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You've got a number of options when you look for long-term care for your loved one. But first you need to answer some key questions about his health and finances. 

"Ask yourself, 'What type of help does my loved one need to live as independently as possible?'" says Leah Eskenazi, director of operations at Family Caregiver Alliance in San Francisco. 

Then figure out how much of that care you can provide, how much friends and relatives can pitch in, and how much you and your loved one can afford to pay to get extra help. 

Medicare, the federal health insurance program for people over 65, doesn't cover long-term care. Your loved one may need to use his personal savings or benefits from long-term care insurance, if he's got it. 

If your loved one spends all his savings on care, he could be eligible for Medicaid, a joint federal-state program that pays some medical costs for people with low incomes. It covers some types of long-term care.

Long-Term Care in the Home

If your loved one lives in your home or his own, you'll need to make a caregiving plan using a variety of sources.

"That's what caregiving is: scheduling, coordinating, and providing care," says Nancy Wilson, assistant director of the Huffington Center on Aging at Baylor College of Medicine in Houston.

Make a list of everything your loved one needs that you can't handle on your own. Ask friends and family to take on some of these tasks and find services for the others.

Here are some services you might find in your area:

Transportation. Services from public transit might be able to help your loved one get around.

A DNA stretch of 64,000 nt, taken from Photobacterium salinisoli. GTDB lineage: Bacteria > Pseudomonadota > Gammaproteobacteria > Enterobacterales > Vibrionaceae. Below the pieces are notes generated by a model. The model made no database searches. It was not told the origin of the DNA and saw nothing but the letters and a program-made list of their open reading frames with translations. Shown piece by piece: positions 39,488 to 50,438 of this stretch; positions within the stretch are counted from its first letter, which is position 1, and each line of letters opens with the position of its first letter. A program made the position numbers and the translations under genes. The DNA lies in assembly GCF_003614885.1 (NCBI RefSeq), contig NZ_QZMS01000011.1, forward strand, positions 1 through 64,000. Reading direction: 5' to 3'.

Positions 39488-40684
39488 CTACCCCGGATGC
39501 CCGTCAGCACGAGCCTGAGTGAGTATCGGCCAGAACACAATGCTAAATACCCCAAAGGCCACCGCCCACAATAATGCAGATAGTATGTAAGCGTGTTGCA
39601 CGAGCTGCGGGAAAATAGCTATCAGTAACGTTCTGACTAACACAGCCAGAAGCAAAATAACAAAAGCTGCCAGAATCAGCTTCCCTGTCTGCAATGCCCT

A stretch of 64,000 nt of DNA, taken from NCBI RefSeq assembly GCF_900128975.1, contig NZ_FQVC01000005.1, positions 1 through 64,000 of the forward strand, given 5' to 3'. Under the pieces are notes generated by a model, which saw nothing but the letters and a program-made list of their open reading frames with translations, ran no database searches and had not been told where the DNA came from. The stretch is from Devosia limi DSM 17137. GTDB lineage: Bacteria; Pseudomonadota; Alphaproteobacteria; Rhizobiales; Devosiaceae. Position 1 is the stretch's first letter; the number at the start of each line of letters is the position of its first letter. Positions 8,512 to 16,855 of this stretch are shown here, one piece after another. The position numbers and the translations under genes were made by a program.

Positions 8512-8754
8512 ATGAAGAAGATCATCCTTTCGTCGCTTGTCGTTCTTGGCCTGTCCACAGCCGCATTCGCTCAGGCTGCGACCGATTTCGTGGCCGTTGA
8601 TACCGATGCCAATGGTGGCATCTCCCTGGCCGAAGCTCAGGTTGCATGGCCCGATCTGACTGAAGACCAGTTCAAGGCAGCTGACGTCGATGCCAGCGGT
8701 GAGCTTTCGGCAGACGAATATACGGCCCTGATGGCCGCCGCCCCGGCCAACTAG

The Americans with Disabilities Act requires public transit agencies to offer door-to-door service for people with disabilities in their area who can't use regular public transportation.

Private agencies and nonprofit groups can also help get your loved one to doctor appointments.

Meal programs. You can find them at senior centers, churches, housing projects, community centers, and schools. Your loved one may be able to get lunches on-site for a small fee.

There is no evidence that NAMENDA XR® prevents or slows the underlying disease process in patients with Alzheimer's disease.

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Who should NOT take NAMENDA XR?

NAMENDA XR should not be taken by anyone who is allergic (hypersensitive) to memantine, the active substance in NAMENDA XR, or who has had a bad reaction to NAMENDA XR or any of its ingredients.

What should be discussed with the healthcare provider before taking NAMENDA XR?

Before starting NAMENDA XR, talk to the healthcare provider about all of the patient's past and present medical conditions, including:

  • Seizure disorders
  • Difficulty passing urine
  • Liver, kidney, or bladder problems

If the patient is taking other medications (including those without a prescription), ask the healthcare provider if NAMENDA XR is right for the patient.

  • Certain medications, changes in diet, or medical conditions may affect the amount of NAMENDA XR in the body and possibly increase side effects.

What are the possible side effects of NAMENDA XR?

The most common side effects associated with NAMENDA XR treatment are headache, diarrhea, and dizziness. This is not a complete list of side effects.

NAMENDA XR® (memantine hydrochloride) extended-release capsules are approved for the treatment of moderate to severe Alzheimer's disease. NAMENDA XR is available by prescription only.

Please see full Prescribing Information, including Patient Information.